Western Cedar Diseases

Western cedar trees are evergreen trees with needled foliage that are popular both on their own and planted closely together as screens. They are relatively low-maintenance once they are mature, but you still need to keep an eye out for western cedar diseases that can easily move from one infected tree to another or take out a landscape accent tree. Being aware of the signs and symptoms of these problems can help you avert problems before they become serious.

Cedar-Apple Rust

Cedar-apple rust fungus moves back and forth between cedar trees and apple or crabapple trees. The fungus needs both trees to survive and propagate. On the cedar tree, you will notice large, bulbous, brown sacks full of fungal spores attached to the branches. Use sterile pruning techniques to remove the branches holding the spore sacks and dispose of them in sealed garbage bags or by burning. In most cases, this should break the cycle. If not, you can treat the fungus with a fungicide or remove one of the two trees--apple or cedar--from the area to interrupt the host-cycle.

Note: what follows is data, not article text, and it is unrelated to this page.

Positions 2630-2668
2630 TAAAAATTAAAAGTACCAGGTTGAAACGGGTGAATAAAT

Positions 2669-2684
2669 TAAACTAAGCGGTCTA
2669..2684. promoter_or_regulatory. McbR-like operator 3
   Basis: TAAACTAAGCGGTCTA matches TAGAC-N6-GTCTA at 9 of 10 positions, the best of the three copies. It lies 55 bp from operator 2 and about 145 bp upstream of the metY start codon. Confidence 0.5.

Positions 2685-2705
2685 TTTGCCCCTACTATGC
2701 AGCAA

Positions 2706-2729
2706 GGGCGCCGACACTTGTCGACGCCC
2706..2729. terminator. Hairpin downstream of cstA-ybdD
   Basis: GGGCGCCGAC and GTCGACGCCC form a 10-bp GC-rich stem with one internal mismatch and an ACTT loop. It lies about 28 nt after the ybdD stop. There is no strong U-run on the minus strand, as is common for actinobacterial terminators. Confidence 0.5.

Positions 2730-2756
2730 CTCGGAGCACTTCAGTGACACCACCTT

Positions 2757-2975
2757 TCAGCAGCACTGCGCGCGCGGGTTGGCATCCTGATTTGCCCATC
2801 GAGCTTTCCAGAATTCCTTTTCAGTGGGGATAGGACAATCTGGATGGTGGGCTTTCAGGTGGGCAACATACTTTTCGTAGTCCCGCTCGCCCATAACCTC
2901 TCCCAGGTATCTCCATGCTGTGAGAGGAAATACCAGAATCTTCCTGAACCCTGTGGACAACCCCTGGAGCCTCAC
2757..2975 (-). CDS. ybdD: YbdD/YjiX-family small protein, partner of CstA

Cedar Bagworm

Bagworms infest western cedar trees in the winter, but their presence is not usually apparent until spring when the small larvae hatch and start eating the cedar, resulting in browning, defoliation and the formation of unsightly silken bags on the tree. If the infestation is minor, you can try to remove the bagworms by hand. During the winter, remove the females and their eggs, which is the best way to control an infection. However, you can also remove the adult males during late summer and fall. Help your tree combat the damage with nitrogen fertilizer and, if necessary, treat the bagworms using an insecticide.

Spider Mites

Spider mites are easiest to spot by the webbing that they leave in the crooks of leaves and twigs. These small, red mites can eventually brown your foliage and even kill your tree if left unchecked. Remove dead foliage from the tree using sterile pruning techniques and then dispose of it by burning or in a sealed bag. Then treat the tree with a horticultural oil like neem oil to make it untenable for the spider mites. You can also spray your tree down with a hose to remove the mites, but you will need to treat it in order to prevent their return.

Keywords: western cedar diseases, western cedar trees, cedar tree diseases

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Carole VanSickle has over five years experience working with scientists and creative scholars to promote and explain their work. She is based in Atlanta, Ga., and specializes in scientific, medical and technical writing, SEO and educational content.